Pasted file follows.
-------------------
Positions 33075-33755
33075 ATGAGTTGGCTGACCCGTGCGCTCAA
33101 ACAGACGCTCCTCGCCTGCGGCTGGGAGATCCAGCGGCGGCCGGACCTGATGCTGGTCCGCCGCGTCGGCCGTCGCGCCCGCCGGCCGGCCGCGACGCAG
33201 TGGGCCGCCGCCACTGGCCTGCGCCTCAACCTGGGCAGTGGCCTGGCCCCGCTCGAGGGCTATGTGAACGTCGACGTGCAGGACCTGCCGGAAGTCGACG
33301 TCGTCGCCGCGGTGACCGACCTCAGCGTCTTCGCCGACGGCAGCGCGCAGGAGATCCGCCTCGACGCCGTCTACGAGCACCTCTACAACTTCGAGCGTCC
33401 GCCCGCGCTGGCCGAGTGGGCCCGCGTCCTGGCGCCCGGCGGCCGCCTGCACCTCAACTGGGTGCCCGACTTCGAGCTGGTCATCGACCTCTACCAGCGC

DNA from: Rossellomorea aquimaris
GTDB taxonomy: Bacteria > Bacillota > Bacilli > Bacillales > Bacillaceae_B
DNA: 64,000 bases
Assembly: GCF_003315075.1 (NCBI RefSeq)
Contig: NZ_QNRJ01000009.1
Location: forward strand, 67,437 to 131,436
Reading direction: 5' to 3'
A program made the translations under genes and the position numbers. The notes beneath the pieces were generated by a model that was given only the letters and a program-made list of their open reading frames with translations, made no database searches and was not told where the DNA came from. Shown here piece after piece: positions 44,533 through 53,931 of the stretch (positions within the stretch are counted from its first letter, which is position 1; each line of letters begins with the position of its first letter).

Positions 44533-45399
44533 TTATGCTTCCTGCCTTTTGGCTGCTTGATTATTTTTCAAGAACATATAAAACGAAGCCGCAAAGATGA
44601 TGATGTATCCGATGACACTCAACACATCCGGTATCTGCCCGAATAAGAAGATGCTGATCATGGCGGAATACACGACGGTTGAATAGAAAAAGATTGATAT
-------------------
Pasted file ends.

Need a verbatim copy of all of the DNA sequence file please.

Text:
Positions 33075-33755
33075 ATGAGTTGGCTGACCCGTGCGCTCAA
33101 ACAGACGCTCCTCGCCTGCGGCTGGGAGATCCAGCGGCGGCCGGACCTGATGCTGGTCCGCCGCGTCGGCCGTCGCGCCCGCCGGCCGGCCGCGACGCAG
33201 TGGGCCGCCGCCACTGGCCTGCGCCTCAACCTGGGCAGTGGCCTGGCCCCGCTCGAGGGCTATGTGAACGTCGACGTGCAGGACCTGCCGGAAGTCGACG
33301 TCGTCGCCGCGGTGACCGACCTCAGCGTCTTCGCCGACGGCAGCGCGCAGGAGATCCGCCTCGACGCCGTCTACGAGCACCTCTACAACTTCGAGCGTCC
33401 GCCCGCGCTGGCCGAGTGGGCCCGCGTCCTGGCGCCCGGCGGCCGCCTGCACCTCAACTGGGTGCCCGACTTCGAGCTGGTCATCGACCTCTACCAGCGC

DNA from: Rossellomorea aquimaris
GTDB taxonomy: Bacteria > Bacillota > Bacilli > Bacillales > Bacillaceae_B
DNA: 64,000 bases
Assembly: GCF_003315075.1 (NCBI RefSeq)
Contig: NZ_QNRJ01000009.1
Location: forward strand, 67,437 to 131,436
Reading direction: 5' to 3'
A program made the translations under genes and the position numbers. The notes beneath the pieces were generated by a model that was given only the letters and a program-made list of their open reading frames with translations, made no database searches and was not told where the DNA came from. Shown here piece after piece: positions 44,533 through 53,931 of the stretch (positions within the stretch are counted from its first letter, which is position 1; each line of letters begins with the position of its first letter).

Positions 44533-45399
44533 TTATGCTTCCTGCCTTTTGGCTGCTTGATTATTTTTCAAGAACATATAAAACGAAGCCGCAAAGATGA
44601 TGATGTATCCGATGACACTCAACACATCCGGTATCTGCCCGAATAAGAAGATGCTGATCATGGCGGAATACACGACGGTTGAATAGAAAAAGATTGATAT